Most of us don't have to grapple with whether we'll ever eat our pets. Govanni McCall doesn't have that luxury. "I would like to one day get to the point where I could eat my own, but if I raise them as pets, I don't think I could do that," she says, referring to the four chickens she's raising in her backyard in Bucktown.
McCall's three Barred Rocks are named after phrases in the east African language of Kiswahili. The Golden Laced Wyandotte got its name from a Game of Thrones character (Khalessi). Both breeds are cold hardy, meaning they'll make it through the winter with a bit of weatherproofing.
McCall got her hens in April from Belmont Feed & Seed when they were a day old; one laid its first egg on Sunday. There used to be five, but the neighbors didn't take too kindly to McCall's rooster once it learned to crow so she gave it away.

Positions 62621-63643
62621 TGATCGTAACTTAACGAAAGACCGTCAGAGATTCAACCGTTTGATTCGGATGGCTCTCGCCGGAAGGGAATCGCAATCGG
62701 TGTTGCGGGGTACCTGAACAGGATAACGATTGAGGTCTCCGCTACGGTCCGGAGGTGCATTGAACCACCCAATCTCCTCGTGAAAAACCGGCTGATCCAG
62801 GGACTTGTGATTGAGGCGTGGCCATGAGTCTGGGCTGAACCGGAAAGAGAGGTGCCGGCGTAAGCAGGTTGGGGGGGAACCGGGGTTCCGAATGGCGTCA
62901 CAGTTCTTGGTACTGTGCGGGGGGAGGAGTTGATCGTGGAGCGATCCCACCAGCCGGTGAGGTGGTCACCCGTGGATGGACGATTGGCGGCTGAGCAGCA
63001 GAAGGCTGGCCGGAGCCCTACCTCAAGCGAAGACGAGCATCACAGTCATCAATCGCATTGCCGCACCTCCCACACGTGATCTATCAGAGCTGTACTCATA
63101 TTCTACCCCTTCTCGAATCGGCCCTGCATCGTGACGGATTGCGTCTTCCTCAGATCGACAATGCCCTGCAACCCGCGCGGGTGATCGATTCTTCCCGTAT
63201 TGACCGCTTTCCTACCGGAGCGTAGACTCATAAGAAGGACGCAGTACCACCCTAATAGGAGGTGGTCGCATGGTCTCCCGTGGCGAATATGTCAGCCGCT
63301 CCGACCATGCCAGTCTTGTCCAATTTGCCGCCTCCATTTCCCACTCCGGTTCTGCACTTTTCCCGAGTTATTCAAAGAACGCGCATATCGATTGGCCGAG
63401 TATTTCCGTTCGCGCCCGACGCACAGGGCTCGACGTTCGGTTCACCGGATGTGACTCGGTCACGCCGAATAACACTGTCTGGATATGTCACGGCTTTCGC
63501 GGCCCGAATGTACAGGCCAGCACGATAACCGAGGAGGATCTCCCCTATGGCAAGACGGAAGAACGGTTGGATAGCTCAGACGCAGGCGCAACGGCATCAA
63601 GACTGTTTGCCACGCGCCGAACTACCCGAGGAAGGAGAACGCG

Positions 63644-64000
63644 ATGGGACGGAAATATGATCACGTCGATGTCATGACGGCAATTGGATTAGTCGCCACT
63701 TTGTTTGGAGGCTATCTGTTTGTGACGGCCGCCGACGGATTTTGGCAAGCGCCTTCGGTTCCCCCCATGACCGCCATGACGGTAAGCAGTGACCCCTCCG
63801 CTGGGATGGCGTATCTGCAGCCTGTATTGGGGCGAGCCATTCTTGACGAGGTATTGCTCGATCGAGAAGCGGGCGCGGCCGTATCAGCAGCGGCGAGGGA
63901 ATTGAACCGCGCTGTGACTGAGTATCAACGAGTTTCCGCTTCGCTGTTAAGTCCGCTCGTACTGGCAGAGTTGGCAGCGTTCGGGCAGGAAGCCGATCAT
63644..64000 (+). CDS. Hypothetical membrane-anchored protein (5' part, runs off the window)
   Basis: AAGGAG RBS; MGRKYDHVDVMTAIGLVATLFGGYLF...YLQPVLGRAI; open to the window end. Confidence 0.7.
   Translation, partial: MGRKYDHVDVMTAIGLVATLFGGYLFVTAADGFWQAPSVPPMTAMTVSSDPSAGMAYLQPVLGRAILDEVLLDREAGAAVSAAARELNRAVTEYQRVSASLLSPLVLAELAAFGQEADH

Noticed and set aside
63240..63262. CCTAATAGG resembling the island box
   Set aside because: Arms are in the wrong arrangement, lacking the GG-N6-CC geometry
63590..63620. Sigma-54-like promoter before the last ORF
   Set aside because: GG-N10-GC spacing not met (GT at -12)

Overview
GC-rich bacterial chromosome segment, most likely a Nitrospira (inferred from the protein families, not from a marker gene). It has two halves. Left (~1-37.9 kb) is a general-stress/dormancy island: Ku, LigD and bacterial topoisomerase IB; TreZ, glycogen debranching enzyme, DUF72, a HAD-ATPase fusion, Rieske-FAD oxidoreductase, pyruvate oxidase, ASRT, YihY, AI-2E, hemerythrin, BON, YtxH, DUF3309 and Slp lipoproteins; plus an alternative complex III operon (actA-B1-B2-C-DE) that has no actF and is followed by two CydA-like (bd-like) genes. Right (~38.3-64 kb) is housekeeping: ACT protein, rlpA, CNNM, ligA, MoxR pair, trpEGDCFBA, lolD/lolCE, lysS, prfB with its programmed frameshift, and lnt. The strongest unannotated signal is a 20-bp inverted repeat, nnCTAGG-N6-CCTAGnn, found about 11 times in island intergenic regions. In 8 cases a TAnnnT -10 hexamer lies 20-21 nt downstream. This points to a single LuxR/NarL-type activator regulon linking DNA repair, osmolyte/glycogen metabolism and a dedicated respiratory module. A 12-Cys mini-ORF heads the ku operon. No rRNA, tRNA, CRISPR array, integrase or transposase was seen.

Besides her aviary, this year McCall also started a beehive, which just produced 60 pounds of honey, and she wants to get a goat. It helps that McCall works at the Brookfield Zoo, but she also has a network of others who are into urban farming, including the online community Chicago Chicken Enthusiasts (or Chi Chick-Ens), a group that formed when legislation in the City Council threatened to criminalize backyard chickens in 2007. Members worked with their aldermen and scratched out a victory; since then, the network has promoted pro-poultry policy elsewhere and puts on workshops on how to raise flocks in the city.
The Chick-Ens are offering a kind of chicken run this weekend by opening the backyard coops of 20 or so members on Saturday and Sunday from 10 AM to 2 PM. A list of participating houses is available at chicagochickens.org.